Is your writing ever inspired by your family or real life incidents?
My books are only inspired by my family in that I have a number of relatives who work in theatre and the film industry and I’ve set several novels in that world. I find I get most of my ideas for books from overheard conversations on buses and trains.
What are you writing at the moment?
I’m planning a novel set in Venice, but at the moment it’s only at the research stage.
What time of the day do you write best?
I can and do write at any time of the day, but I find that I write best and end up with a higher word-count if I write in the morning. Sometimes, if my writing is going really well, I forget to have lunch and carry on writing into the afternoon, but I usually stop writing fiction around one o’clock, even if I do writing-related things like research in the afternoon. Of course, if I have a looming deadline, I may write all day!
What advice would you give to other writers?
I’d pass on the advice that was given to me: when you are writing a book, write every day if you can, even if it’s only for five minutes, as this will help to keep your story flowing in your mind. There again, if other commitments mean you can’t write every day, don’t beat yourself up. Writers do need to get up from their laptops and go out and about in the world or they wouldn’t have anything to write about!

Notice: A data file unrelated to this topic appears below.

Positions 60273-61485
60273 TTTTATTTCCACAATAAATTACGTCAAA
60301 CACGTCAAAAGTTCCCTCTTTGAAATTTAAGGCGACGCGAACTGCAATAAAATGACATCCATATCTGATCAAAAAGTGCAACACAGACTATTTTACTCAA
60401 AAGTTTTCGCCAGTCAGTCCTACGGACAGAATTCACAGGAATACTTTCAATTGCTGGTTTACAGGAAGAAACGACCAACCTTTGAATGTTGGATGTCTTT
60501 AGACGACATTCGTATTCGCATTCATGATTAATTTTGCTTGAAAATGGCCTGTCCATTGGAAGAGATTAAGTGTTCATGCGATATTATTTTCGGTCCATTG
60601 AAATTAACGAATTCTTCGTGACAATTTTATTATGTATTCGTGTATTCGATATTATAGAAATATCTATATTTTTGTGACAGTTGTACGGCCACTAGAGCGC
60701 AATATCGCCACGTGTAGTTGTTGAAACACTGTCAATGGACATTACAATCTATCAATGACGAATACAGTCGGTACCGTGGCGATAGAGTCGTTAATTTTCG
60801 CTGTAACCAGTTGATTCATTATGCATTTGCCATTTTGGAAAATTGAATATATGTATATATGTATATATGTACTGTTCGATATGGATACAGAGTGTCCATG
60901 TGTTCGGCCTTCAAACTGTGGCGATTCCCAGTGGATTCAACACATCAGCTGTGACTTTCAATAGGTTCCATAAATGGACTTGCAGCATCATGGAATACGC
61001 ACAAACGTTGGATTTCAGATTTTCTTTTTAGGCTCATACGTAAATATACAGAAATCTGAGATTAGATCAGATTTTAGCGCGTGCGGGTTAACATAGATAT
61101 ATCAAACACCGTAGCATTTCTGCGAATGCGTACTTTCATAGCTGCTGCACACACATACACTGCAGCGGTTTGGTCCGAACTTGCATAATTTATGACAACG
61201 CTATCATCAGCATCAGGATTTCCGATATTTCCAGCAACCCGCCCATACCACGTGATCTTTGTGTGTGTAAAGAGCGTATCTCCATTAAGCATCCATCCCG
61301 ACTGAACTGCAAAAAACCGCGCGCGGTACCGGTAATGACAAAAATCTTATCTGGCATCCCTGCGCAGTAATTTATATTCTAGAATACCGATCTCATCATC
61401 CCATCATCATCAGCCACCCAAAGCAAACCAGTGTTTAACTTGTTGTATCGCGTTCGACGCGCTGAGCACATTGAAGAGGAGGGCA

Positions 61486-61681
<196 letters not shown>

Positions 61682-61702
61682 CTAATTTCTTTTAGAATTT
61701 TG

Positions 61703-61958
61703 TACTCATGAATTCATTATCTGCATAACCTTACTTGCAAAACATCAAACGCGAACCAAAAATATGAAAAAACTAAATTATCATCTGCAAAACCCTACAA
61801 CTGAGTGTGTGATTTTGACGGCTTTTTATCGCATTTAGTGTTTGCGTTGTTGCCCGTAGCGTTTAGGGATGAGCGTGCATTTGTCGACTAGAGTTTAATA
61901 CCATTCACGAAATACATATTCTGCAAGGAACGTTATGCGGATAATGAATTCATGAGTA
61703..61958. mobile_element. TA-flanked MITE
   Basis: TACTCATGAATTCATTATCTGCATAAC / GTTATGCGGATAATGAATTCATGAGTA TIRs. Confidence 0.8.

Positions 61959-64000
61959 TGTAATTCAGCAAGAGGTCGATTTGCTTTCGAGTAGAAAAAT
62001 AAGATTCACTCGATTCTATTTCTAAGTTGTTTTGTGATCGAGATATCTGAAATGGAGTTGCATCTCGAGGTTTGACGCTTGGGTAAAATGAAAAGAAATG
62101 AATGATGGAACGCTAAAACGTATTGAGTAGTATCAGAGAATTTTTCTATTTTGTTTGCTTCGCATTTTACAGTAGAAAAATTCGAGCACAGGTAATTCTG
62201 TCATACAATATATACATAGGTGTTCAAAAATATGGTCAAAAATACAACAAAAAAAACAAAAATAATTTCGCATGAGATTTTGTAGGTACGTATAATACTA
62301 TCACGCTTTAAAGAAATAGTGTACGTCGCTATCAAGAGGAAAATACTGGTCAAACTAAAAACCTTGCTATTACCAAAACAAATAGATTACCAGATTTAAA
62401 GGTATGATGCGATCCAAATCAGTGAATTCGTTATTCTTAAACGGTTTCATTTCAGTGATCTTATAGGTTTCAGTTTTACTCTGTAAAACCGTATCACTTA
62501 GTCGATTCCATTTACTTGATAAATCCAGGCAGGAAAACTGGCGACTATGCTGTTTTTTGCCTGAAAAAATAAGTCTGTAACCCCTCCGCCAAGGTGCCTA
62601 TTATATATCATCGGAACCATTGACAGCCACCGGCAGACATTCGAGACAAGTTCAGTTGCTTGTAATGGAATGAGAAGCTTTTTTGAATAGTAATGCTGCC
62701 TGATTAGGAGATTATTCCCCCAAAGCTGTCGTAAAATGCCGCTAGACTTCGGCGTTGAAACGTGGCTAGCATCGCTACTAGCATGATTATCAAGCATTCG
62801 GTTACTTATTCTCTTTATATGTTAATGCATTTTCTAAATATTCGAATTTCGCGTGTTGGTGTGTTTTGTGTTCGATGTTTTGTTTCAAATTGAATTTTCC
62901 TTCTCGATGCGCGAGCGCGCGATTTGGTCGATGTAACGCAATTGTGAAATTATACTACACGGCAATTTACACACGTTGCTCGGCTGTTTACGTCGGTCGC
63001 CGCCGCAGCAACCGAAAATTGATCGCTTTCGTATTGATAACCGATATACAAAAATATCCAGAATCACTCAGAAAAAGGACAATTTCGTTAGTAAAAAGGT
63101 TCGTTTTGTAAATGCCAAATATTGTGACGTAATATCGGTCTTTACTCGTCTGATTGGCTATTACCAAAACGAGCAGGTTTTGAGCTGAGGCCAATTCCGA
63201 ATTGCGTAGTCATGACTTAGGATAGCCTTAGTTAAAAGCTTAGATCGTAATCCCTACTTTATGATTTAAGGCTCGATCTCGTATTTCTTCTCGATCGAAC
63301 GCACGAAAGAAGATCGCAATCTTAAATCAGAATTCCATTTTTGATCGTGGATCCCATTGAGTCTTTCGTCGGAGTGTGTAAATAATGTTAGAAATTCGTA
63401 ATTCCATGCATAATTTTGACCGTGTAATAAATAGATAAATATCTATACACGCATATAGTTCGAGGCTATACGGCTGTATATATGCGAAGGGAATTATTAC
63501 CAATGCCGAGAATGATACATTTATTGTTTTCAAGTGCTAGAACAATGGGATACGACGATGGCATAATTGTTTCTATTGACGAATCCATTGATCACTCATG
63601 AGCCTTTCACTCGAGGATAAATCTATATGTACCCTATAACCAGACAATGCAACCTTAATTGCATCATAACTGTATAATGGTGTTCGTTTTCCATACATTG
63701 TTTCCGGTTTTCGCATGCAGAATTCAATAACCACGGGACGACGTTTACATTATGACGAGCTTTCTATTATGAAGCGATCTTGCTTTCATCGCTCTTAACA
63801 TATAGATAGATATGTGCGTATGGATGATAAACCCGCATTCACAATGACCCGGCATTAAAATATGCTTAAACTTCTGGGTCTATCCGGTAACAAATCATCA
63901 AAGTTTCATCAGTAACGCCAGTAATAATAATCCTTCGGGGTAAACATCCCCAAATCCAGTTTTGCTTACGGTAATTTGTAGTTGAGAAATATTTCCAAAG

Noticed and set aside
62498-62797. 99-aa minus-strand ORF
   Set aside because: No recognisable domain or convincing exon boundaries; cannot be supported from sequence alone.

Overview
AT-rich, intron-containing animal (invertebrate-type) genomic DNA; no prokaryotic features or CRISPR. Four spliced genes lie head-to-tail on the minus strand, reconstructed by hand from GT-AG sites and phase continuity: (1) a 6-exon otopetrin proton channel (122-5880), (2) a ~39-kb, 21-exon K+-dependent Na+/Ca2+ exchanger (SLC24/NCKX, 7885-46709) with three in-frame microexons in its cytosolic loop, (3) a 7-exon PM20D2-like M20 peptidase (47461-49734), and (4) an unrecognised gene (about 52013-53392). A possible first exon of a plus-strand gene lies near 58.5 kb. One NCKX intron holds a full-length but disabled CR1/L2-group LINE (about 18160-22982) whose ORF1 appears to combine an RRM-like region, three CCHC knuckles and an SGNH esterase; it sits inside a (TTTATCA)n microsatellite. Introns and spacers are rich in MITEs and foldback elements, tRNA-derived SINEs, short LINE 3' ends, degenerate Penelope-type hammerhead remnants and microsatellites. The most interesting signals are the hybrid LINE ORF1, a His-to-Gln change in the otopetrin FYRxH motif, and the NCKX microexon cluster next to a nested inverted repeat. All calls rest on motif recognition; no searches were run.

Fabulous advice, Lynne, and a really interesting interview. Thanks for dropping by to talk to us.
Lynne Shelby writes contemporary women’s fiction/romance. Her debut novel, ‘French Kissing,’ now re-published in ebook as ‘Meet Me In Paris,’ won the Accent Press and Woman magazine Writing Competition. Her fifth novel, ‘Love On Location’, was shortlisted for a Romantic Novelists’ Award. She has done a variety of jobs from stable girl to child actor’s chaperone to legal administrator, but now writes full time. When not writing or reading, Lynne can usually be found at the theatre or exploring a foreign city, writer’s notebook, camera and sketchbook in hand. She lives in London with her husband, and has three adult children who live nearby.